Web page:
In 1951, William F. Buckley, Jr. published God and Man at Yale, in which he asserted that Yale was preaching secularism and statism at the expense of religious faith and human liberty. Buckley’s book was criticized by many of America’s brightest stars at the time. But by the 1960s many were indeed convinced that man could do without God, and by the 21st century, this consensus had expanded.
Nothing has happened in the first twenty-one years of the 21st century to suggest this flight from religious faith is reversing.
We recently celebrated the Nativity of Jesus Christ, a day on which Christians proclaim that the God of the universe came among us as a baby in an animal feed trough, that shortly thereafter the local king killed many babies in an attempt to eliminate the threat posed by the baby in that manger. This child grew into a man who worked marvels, challenged people, scandalized those in power, and died a horrible death at the hands of the rulers of that world. His disciples insisted he rose from the dead and has blazed the only path to authentic life, a belief that doesn’t align with what the “Yales” down the ages have proclaimed.
By the dawn of the 21st century, the “Yales” had worked out the kinks in governance and life, eliminating the straightjacket of reliance on God. Instead of God, there are social innovations, meditative and psychological self-improvement, bigger and badder physical challenges, stimulation via a host of devices, carbon neutrality, and fewer durable human relationships.
Distorted depictions of God and the Gospels, poor religious formation, and notorious scandals involving religious leaders were, and are still, being fully utilized by the “Yales” to promote an anti-faith agenda.
No sooner had we embarked on this brave new century than we were afflicted with the devastation of September 11, 2001 and its life-changing aftermath, including a multi-decade war in Afghanistan and worldwide terrorism. Somehow, we were taken by surprise by ragtag bands of nihilists and heretics, despite thousands of experts and billions of dollars in funding.
Less than a decade into the new millennium, America and the world experienced a great recession worse than anything we’ve experienced since the Great Depression in the 1930s. Many have never recovered from this recession. All our sophisticated economic and financial controls collapsed like a house of cards, despite billions of dollars and thousands of experts.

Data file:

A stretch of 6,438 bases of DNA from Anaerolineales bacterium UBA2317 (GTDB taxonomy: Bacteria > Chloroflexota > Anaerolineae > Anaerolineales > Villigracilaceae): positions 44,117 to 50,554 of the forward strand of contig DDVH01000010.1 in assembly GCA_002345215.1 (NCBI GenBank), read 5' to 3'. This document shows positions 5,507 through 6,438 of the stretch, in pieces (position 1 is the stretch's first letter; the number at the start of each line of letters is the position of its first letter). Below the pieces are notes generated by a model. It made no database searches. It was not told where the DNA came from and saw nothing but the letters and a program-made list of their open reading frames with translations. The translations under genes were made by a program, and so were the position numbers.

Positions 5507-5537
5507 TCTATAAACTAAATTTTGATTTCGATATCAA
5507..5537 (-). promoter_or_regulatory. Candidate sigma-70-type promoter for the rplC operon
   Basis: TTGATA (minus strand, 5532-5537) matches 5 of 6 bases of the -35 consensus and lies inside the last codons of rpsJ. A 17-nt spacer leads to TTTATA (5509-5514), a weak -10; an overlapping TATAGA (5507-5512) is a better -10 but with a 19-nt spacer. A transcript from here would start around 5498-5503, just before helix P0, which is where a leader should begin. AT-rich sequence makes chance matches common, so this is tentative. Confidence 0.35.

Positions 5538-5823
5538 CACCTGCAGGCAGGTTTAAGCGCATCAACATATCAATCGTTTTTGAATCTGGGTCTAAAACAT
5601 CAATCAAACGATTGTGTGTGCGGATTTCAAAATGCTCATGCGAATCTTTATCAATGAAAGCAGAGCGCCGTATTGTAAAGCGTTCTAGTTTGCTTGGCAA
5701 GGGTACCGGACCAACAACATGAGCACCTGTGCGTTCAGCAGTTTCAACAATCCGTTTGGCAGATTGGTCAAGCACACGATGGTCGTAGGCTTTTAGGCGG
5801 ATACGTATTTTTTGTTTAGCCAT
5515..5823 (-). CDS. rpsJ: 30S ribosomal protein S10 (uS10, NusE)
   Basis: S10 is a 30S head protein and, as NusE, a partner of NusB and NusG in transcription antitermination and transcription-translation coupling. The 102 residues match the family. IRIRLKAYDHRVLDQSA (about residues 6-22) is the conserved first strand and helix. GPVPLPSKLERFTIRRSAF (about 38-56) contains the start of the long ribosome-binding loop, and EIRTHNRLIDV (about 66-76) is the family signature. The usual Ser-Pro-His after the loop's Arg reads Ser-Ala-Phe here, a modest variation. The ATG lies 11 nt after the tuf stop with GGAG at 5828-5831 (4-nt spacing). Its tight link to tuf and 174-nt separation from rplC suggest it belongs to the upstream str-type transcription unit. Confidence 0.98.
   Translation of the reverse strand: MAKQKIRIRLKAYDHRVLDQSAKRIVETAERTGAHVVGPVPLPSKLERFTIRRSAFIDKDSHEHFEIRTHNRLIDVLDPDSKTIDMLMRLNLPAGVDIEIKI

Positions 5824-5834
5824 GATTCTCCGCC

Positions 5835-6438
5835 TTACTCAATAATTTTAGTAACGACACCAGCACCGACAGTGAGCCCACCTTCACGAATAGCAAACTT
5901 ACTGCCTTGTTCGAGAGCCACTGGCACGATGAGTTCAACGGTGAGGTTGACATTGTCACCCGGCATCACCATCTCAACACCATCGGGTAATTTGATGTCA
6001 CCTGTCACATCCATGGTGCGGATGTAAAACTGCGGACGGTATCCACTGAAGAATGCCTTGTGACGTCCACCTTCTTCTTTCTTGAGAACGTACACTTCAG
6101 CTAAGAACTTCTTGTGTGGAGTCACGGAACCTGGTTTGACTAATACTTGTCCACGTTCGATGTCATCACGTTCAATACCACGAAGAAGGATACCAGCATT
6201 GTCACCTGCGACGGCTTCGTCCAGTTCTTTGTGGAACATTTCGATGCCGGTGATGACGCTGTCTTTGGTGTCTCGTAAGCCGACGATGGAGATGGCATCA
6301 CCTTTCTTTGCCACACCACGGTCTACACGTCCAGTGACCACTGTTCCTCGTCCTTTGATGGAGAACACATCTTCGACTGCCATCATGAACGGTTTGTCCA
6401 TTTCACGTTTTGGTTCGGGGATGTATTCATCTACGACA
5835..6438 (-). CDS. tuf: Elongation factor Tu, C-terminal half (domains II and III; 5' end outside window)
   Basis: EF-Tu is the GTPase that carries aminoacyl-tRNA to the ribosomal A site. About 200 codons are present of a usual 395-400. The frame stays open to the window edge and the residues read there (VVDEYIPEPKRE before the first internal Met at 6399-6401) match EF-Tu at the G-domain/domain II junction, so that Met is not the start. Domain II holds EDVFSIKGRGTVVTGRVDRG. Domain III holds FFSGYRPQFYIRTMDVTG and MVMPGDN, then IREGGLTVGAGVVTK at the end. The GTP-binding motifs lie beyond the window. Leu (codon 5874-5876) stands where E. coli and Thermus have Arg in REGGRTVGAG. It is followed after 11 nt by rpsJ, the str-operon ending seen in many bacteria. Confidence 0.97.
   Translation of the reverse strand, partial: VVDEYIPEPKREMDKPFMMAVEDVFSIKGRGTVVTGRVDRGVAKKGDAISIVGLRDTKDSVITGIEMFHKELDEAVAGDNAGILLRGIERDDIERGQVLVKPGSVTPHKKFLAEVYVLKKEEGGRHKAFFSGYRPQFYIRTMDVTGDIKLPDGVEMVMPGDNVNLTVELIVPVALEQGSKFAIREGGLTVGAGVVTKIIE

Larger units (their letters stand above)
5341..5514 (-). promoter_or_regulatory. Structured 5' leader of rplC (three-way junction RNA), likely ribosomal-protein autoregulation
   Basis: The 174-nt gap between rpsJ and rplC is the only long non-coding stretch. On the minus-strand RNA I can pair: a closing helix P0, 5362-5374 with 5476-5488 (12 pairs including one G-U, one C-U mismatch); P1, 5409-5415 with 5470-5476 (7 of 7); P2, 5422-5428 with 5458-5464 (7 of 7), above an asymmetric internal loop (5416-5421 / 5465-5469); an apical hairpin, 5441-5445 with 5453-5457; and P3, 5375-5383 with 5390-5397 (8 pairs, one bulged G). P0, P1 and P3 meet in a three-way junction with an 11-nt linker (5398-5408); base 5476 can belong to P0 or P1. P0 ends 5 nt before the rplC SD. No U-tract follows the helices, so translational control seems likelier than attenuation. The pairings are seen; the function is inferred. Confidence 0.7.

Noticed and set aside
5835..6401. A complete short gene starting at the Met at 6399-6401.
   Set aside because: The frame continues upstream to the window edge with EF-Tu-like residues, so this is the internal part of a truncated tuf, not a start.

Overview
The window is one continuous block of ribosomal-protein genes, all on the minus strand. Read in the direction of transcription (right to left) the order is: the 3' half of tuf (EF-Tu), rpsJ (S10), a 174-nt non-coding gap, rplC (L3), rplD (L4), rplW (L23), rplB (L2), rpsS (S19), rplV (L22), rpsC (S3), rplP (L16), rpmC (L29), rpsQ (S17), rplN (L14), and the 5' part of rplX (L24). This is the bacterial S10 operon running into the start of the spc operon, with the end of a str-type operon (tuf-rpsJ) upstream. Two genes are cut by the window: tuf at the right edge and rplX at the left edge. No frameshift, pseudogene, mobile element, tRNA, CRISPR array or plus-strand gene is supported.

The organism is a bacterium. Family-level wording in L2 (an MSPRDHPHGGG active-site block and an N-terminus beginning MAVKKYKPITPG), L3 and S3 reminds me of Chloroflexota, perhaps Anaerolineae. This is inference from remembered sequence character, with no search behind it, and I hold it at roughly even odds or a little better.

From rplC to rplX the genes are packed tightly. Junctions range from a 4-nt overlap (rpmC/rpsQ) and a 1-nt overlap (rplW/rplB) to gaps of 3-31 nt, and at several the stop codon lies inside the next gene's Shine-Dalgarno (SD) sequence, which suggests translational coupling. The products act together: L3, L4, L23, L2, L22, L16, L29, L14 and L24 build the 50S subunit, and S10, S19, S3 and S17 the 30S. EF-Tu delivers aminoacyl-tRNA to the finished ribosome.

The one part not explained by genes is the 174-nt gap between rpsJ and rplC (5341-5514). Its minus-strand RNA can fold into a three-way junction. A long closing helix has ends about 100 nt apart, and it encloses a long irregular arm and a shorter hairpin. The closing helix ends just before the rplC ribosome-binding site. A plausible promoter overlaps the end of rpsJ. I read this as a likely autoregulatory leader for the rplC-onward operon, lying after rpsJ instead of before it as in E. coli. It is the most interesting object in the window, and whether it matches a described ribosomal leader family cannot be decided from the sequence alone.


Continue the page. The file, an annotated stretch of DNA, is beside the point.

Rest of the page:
Then the coronavirus. Despite the billions of dollars spent on disease-related programs and thousands of experts it turned out that we were utterly unprepared for a pandemic that wasn’t a question of “if” but “when”, and was foreshadowed by numerous epidemics.
Anti-democratic and nationalist movements are assailing secular democracies. China, Russia, Iran, North Korea are committed adversaries, while Turkey, Mexico, most of Central and South America, the Philippines, and even India, are gravitating toward more state control and limiting faith-based human rights. Within the democracies, aggressive socialism and identity politics are sapping confidence in representative government and human liberty.
This Christmas, Pope Francis spoke about a “pandemic of loneliness”, but isn’t this condition about more than the coronavirus? Isn’t loneliness a consequence when one’s aim in life is self-fulfillment, physical health, financial success, pleasurable activities, being carbon neutral? “Our hearts,” said Augustine, ‘shall not rest until they rest in Thee.”
A remedy for such loneliness is solidarity, even in the midst of pandemics. But the solidarity St. John Paul II proclaimed was a fraternal bond with every man and woman, as fellow sons and daughters of God. Without God, including a proper image of God, solidarity narrows to those who share our race or ethnicity, or sexual proclivities, or political beliefs, or religion, or nationality. Those outside these circles are viewed with suspicion, or as adversaries.
“In the world you will have trouble, but take courage, I have conquered the world.” Christians know that political and economic systems, science, physical health—good things in themselves when properly ordered—cannot fix what’s twisted and lacking in man. “We want God!” young people shouted at John Paul II’s World Youth Days. William F. Buckley, Jr. was right to say that man needed God at Yale; it is just as true and urgent to say that man still needs God in the 21st century.
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